Springtime surprises at Tablehurst

There are often surprises when you go out for a walk, even if it is somewhere that you know really well. You may wander off your usual route and find a corner of the countryside that you didn’t know existed before, or you may notice a plant, an insect, or a bird that you don’t recognise. And, if you go for a walk with someone else, your companion(s) may show you things that, though common, have previously passed you by.

So it was with yesterday’s walk at Tablehurst Farm. I was expecting it to be a gentle stroll showing people some of the springtime flowers, with a bit of bird-watching as well. And, though we did that, thanks to the diverse range of interests and expertise in the group, we saw many other things too, some of which were new records for the Tablehurst and Emerson kilometre square (TQ4335).

Heading along the track east of the shop, Evan drew our attention to the spiders that were scattering around us. These were the extremely common wolf spiders Pardosa amentata, but were new records for us.

We paused for a while to look at a Sallow (Salix sp.) at the bottom of Oaktree field, which was alive with insects: Buff-tailed Bumblebees (Bombus terrestris) and Honeybees (Apis mellifera) were accompanied by a range of other, smaller, solitary bees, as well as a wide range of small flies and beetles, which unfortunately were a bit beyond us.

Picture of Sallow (Salix)

Sallow (Salix)

The dead wood in Lower Parklands attracted our attention for a while too with some beetles and myriapods to look at.

Picture of Agriotes lineatus

The click beetle Agriotes lineatus

Picture of Lithobius variegatus

Lithobius variegatus

The lake at Emerson is looking rather green at the moment, but while some of us were peering at it Tom had his gaze up at the sky and directed us to check out the Red Kite (Milvus milvus). Since being reintroduced in the Chilterns over 25 years ago, these birds have gradually increased their range; Tom reported seeing one in Crawley last year, and they have now returned to Forest Row after the eighteenth- and nineteenth-century persecutions that eradicated them from most of the country.

Gill Wood was home to a nice range of species. A couple of us saw two Roe Deer (Capreolus capreolus) picking their way through the understorey, and Tom pointed out Treecreeper (Certhia familiaris) and Nuthatch (Sitta europaea) and their calls. Evan also pointed out more scurrying spiders; at first sight they looked rather like the ones we’d seen earlier, but were in fact the closely-related Pardosa saltans, which is a woodland species. Very light foraging behaviour was also observed while we nibbled a couple of the plants: Tom showed us Pignut (Conopodium majus), though you’d need a huge amount of plants to feed yourself; and Evan picked some Wood Sorrel (Oxalis acetosella) for us to try.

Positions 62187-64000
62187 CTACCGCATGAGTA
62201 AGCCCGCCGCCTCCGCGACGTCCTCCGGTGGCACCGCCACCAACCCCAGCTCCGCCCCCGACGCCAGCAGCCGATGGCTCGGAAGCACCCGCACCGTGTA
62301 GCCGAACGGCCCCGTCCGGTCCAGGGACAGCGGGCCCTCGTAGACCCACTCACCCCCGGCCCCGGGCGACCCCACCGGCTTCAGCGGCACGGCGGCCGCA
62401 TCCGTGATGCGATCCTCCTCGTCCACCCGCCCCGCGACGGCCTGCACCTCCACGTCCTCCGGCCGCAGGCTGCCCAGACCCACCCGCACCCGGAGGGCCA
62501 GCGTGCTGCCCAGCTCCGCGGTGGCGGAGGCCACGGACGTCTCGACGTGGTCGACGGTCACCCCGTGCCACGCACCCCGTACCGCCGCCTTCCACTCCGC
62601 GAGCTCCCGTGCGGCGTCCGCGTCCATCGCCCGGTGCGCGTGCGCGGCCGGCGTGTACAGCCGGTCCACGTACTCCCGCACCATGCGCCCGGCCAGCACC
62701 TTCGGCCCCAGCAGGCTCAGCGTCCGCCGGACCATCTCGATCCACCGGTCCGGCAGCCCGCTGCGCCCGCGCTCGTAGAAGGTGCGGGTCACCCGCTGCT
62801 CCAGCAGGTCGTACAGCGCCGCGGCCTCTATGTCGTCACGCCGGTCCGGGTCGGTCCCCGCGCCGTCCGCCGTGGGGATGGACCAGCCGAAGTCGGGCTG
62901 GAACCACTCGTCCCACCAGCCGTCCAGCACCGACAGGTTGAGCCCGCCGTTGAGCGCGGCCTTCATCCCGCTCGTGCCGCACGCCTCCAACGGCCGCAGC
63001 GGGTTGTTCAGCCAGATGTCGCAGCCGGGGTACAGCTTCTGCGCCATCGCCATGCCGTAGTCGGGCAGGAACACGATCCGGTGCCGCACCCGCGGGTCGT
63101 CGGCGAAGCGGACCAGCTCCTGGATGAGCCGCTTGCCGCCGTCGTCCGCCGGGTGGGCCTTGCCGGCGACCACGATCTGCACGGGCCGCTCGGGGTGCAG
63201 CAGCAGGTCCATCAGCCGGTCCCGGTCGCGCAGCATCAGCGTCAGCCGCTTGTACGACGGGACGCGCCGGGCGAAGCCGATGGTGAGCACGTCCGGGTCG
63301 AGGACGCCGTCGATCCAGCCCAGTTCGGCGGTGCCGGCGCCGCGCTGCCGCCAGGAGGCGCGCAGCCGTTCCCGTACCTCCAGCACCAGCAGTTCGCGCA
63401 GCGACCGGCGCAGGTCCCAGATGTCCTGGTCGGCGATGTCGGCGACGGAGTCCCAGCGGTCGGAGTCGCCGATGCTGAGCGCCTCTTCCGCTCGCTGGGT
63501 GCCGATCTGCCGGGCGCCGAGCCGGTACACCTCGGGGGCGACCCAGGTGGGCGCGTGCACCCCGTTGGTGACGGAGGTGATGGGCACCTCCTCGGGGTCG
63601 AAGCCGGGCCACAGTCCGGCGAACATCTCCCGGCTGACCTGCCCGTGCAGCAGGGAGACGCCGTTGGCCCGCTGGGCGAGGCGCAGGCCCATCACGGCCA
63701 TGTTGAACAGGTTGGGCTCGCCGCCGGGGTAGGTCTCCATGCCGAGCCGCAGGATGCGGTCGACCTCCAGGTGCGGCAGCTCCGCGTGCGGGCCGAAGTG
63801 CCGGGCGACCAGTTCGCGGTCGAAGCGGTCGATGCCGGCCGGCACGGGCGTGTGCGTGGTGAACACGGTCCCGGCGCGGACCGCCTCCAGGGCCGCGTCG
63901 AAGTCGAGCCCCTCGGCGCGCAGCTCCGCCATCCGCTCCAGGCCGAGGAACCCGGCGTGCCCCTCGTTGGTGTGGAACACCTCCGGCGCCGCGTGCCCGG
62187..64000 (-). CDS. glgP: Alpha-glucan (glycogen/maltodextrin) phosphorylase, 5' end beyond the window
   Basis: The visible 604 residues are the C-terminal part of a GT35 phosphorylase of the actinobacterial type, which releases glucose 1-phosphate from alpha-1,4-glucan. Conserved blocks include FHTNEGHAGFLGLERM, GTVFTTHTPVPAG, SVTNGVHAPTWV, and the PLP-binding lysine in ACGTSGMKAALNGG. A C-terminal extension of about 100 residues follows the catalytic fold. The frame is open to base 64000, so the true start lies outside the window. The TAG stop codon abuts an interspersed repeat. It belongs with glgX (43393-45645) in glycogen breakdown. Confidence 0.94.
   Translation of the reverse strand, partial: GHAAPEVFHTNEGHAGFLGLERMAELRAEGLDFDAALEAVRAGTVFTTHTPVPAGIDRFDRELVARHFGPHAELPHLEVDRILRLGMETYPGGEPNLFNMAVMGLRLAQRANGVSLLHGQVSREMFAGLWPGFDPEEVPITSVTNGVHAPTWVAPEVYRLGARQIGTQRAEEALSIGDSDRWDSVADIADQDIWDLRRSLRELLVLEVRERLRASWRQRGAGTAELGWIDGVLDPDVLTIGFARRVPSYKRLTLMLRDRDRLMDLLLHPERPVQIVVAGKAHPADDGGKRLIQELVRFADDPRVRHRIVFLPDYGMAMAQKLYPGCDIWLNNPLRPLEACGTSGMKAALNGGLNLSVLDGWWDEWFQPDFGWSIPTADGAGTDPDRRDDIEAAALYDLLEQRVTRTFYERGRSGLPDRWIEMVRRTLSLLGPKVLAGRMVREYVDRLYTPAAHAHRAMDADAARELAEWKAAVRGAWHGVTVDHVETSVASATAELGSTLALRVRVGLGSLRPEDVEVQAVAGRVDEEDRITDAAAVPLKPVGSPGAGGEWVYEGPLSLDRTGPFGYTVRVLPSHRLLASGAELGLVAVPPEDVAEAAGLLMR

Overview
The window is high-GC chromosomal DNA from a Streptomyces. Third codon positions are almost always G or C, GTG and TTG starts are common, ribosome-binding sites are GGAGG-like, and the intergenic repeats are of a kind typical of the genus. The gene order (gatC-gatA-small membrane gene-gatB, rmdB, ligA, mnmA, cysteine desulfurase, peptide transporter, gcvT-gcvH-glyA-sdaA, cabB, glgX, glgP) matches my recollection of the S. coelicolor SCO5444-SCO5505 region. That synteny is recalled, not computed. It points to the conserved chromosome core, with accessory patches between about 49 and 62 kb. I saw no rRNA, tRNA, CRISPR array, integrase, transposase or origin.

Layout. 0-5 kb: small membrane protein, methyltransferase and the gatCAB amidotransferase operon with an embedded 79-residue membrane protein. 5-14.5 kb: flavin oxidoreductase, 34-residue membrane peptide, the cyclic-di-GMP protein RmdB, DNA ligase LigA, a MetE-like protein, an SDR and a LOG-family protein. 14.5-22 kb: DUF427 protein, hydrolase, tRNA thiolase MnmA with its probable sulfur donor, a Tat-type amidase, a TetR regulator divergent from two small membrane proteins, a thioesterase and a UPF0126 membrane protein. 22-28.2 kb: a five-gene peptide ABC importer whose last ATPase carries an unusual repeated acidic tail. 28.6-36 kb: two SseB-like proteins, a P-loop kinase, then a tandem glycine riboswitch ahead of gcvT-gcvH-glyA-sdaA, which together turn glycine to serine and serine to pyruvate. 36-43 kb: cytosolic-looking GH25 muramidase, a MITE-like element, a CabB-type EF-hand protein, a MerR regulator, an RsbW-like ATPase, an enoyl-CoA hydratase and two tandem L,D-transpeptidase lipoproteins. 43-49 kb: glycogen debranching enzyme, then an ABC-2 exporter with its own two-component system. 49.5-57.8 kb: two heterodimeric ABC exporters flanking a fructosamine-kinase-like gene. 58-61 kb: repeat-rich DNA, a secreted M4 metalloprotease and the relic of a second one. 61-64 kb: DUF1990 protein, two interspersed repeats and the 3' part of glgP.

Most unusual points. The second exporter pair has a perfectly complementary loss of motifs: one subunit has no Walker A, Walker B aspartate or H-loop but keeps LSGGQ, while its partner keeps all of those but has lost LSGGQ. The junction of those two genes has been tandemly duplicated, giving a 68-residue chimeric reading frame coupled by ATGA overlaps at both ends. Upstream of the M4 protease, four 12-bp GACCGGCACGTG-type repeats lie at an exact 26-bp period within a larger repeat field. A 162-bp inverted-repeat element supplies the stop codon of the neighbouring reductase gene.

Emerging out into the top corner of Upper Minepits field, the old logs and dead wood were another great source of species. The Garlic Snail (Oxychilus alliarius) was particularly garlicky.

Under the logs was also the place to find more spiders, which Evan identified for us: Coelotes terrestris, the wolf spider Trochosa ruricola and the somewhat rarer Cicurina cicur.

Picture of Cicurina cicur

Cicurina cicur

This spot kept us occupied for ages and also turned up another centipede, almost certainly Lithobius forficatus, though apparently there’s other rather similar species that are hard to tell apart.

Picture of Lithobius

Another, different, Lithobius

This rather decent rove beetle, the Devil’s Coach Horse (Ocypus olens), was in among the grass too, and mercifully didn’t bite any of us, though we did observe its typical arching behaviour.

Picture of Devil's Coach Horse (Ocypus olens)

Devil’s Coach Horse (Ocypus olens)

So, we headed back to the car park, mindful of the huge range of things we’d seen, and of the number of small creatures, the beetles, flies and other invertebrates, that we’d not even tried to identify. Bryony passed me a Dandelion (Taraxacum) and observed the huge number of tiny beetles in the flower head. These turned out to be pollen beetles, most likely the extremely widespread and common Meligethes aeneus, but (as ever with these small things) there are other very similar species for which microscopic examination is needed if you want to be sure.


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